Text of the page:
able to calculate based on the formulas provided in John Walsh's book
Pumping Insulin.  She told me she thought my calculated starting basal rates
sounded like they should be fairly close to where they should be... My
doctor does not do much with pumpers,  but he was tied in with doctors who
work with diabetics on Insulin Pumps.  He said I should call him as soon as
I received the pump and Novolog vials, and he would help me figure the
starting rates to program the pump for, or refer me to one of his associates
more experienced with Insulin Pumps and have his associate determine how my
pump starting rates should be programmed.

I've called my Doctor's office TWICE since I got the pump and insulin...
Each time, his office told me "he is with other patients right now, but he
will call you back some time this afternoon."  I have yet to receive a
return phone call from my doctor's office, the doctor himself OR any of his
associated doctors.  So I'm taking the lack of returned phone calls to mean
that when I finally get the pump training, my doctor is figuring "You got
the pump... YOU do the math, and figure the rates on your own, or with the
help of the pump companies pump trainer."

I read some responses on IP with people offering to contact me with help OFF
LIST... But when I wanted to reply OFF LIST, I noticed that I had already
deleted the Digest with their reply & Email address.

If you were one offering hints/help OFF LIST... Feel free to take this
posting as permission, or a request to contact me OFF LIST.

Thanks all...  I may not have gotten a whole lot from the list yet...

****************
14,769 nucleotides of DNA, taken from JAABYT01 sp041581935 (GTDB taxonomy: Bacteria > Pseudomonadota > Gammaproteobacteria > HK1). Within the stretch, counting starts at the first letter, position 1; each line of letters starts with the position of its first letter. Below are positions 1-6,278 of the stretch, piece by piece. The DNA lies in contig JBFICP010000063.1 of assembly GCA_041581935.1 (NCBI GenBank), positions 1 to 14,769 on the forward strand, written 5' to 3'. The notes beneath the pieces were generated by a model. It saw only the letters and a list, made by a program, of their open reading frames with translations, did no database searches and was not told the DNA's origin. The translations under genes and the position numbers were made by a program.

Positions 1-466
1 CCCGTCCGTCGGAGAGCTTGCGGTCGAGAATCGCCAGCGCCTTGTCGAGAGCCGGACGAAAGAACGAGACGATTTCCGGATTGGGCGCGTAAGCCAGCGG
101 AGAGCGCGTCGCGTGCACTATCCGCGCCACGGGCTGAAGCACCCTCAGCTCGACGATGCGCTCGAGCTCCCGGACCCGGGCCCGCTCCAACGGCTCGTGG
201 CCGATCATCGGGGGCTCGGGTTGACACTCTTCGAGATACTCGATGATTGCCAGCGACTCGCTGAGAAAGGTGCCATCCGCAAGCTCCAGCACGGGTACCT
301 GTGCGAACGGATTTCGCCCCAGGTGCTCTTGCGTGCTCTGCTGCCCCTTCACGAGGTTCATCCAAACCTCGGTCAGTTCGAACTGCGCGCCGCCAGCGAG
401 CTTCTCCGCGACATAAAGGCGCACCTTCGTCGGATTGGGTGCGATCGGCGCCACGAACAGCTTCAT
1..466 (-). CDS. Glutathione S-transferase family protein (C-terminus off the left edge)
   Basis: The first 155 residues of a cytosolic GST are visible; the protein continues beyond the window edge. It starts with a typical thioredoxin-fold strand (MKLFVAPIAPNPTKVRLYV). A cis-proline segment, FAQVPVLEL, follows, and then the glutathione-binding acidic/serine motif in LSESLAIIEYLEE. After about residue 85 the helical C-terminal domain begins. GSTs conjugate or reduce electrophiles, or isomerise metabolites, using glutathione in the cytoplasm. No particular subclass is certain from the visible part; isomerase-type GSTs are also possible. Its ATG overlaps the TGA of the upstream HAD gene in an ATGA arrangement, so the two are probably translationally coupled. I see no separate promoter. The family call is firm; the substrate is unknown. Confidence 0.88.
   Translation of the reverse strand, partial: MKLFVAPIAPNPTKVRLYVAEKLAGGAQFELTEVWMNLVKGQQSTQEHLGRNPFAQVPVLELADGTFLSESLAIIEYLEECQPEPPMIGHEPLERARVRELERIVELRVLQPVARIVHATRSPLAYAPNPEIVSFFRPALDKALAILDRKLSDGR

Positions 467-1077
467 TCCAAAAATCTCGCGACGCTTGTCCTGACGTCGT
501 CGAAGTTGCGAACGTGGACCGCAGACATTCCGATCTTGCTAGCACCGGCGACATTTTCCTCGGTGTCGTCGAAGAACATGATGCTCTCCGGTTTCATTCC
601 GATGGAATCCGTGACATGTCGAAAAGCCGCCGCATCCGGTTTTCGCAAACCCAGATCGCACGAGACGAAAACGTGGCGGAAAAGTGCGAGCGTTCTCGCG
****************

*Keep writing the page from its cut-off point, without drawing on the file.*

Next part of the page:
however, what I have received from this list so far has been more helpful
than what little my doctor has been giving as far as help figuring anything
or scheduling anything Insulin Pump related.

If only I could get the training scheduled and be able to KNOW I wouldn't
have to reschedule because of change in my work schedule... The changing of
my work schedule is why I no longer fly R/C aircraft...  I USED TO do that
on my days off, but EVERY TIME there was an R/C fun-fly event I was planning
on attending, I would get scheduled to work that day...  The way my luck
consistently goes... If I plan on doing NOTHING, I will have the entire
weekend OFF and have all the time in the world to do that NOTHING... If I
make plans to do something else that weekend, it has WITHOUT FAIL worked out
that if I had made plans to do something else, 100% of the time those other
plans were made, the plant has changed its schedule, and I've ended up
forced to CANCEL those plans I had previously scheduled because I ended up
having to work during that time...
	Too bad I can't realistically figure on the pump trainer being able to be
available at NO ADVANCE NOTICE so I could just work my shift over the week,
find out Thursday night that I actually have the "weekend" off, and be able
to call and get the pump training scheduled for the coming morning before I
go to bed.  But since I don't like last minute items being dumped in my lap,
I don't want to try doing that type of thing to somebody else either...
After all... What goes around comes around... Do it to somebody else, and at
some point, that person or somebody else will do the same to you.


-----Original Message-----
Date: Fri, 02 Jun 2006 10:31:10 -0400
From: "Sarah Dowdell" <email @ redacted>
Subject: [IP] Night Shift

<<<And my work schedule concerning days off changes sometimes as short
notice as only 12 hours notice that I have to work my normal "night off"...